The final model (model 3 in table 1) reveals that students who reported higher levels of worry about family finances reported higher levels of psychosomatic symptoms. This was the case for both girls (regression coefficients ranging from 0.275 to 1.088, P<0.001) and boys (regression coefficients ranging from 0.367 to 1.494, P<0.001).
The regression coefficients for years of investigation in model 3 in table 1 represent the difference in psychosomatic symptoms between the corresponding year and the reference year after accounting for the effects of worry about family finances. To facilitate comparisons, the regression coefficients for years of investigations before and after including worry about family finances are illustrated in figure 3. The results indicate that, in most cases, adolescents’ mental health would have been more favourable in the absence of adolescents’ worry about family finances. In particular, consistent with the heightened levels of adolescents’ worry during the mid-1990s, the differences in psychosomatic problems before and after adjustment for the effect of adolescents’ worry were especially pertinent during the mid-1990s. Consequently, among girls, the marginally significant difference in psychosomatic problems between 1988 and 1995 (b=0.078, P=0.08) and the significant difference between 1988 and 1998 (b=0.112, P<0.05) disappeared after accounting for the effects of worry (b=−0.030, n.s. and b=0.018, n.s., respectively). Among boys, initially, the differences for those years were not significant. However, after adjusting the effects of worry, the initially non-significant difference between 1988 and 1995 (b=−0.017, n.s.) became significant (b=−0.142, P<0.05), indicating that boys’ mental health would have been significantly more favourable in 1995 than in 1988, in the absence of worry about family finances.
This study examined the effects of economic factors, both at the societal level (municipality unemployment rate) and the individual level (worry about family finances), and the interaction between them on the secular trends in Swedish adolescents’ psychosomatic problems based on cross-sectional data collected seven times between 1988 and 2008. We found that adolescents’ worry about family finances was strongly associated with adolescents’ psychosomatic problems. Moreover, worry about family finances had a detrimental impact on the trend of mental health problems especially during the mid-1990s, a time when Swedish society was characterised by an economic downturn with high unemployment rates.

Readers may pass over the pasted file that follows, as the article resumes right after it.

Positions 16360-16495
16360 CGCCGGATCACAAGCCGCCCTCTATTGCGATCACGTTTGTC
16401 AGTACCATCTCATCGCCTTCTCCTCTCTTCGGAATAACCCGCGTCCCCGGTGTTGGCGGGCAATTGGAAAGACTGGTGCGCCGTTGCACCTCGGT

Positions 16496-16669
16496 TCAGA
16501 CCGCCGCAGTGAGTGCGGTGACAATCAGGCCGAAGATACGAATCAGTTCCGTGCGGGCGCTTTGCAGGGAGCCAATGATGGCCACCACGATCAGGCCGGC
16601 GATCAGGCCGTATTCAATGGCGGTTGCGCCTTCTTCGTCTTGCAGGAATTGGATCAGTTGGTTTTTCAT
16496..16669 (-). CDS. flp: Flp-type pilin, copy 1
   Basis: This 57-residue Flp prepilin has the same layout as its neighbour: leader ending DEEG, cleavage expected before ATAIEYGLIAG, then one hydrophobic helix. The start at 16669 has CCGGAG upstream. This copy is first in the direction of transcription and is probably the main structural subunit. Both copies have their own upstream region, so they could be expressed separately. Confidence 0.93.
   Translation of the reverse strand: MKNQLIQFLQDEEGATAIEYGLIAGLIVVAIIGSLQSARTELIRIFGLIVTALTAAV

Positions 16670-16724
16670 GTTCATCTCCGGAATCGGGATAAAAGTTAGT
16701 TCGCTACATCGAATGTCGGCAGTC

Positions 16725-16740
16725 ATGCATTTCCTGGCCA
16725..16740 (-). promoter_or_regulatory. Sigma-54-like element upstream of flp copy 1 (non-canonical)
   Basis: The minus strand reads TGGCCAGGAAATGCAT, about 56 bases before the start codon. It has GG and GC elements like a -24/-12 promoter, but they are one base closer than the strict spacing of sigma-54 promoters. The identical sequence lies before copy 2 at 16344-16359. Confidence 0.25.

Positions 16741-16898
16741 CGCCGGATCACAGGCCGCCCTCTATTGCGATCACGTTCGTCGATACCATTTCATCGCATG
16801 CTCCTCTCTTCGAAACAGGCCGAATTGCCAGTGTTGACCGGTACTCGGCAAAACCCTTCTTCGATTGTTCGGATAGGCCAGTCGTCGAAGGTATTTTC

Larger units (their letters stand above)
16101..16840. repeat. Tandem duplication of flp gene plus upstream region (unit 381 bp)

Unemployment rate and adolescents’ mental health
In the current study, unemployment rate at the societal level did not directly explain the increasing trend in adolescents’ mental health problems. This finding is consistent with previous studies that also failed to detect a direct effect of the societal unemployment rate on deteriorating mental health trends.19–21 The current study adds to the existing literature by showing that societal-level unemployment rate also did not explain the trend in adolescents’ mental health through an interaction with individual-level worry.
Adolescents’ worry and mental health
Adolescents’ worry about family finances was significantly associated with adolescents’ mental health problems. Consistent with the previous studies,22–24 the more the adolescents worried, the higher their psychosomatic problems were. More importantly, our study complements previous studies that reported effects of worry about school, family relationships and own performance on the trend in adolescent mental health problems.25 26 We demonstrated that worry about family finances may also explain the trend in mental health problems among adolescents. Specifically, the reported detrimental effects on adolescent mental health were particularly salient during the time of economic downturns in the mid-1990s in Sweden when adolescents’ worry about family finances also reached its peak level. During that time period, in parallel to increasing unemployment rate, there were also deteriorations of the Swedish welfare system.31 Indeed, the inflated adjusted household income among families with children was estimated to decrease during this time period,32 which also may have served as a contributor to adolescents’ worry about family finances. The current study is the first to examine the specific relation between worry about family finances and mental health problems among adolescents across a long time period using repeated cross-sectional multilevel data that were collected at a large number of time points.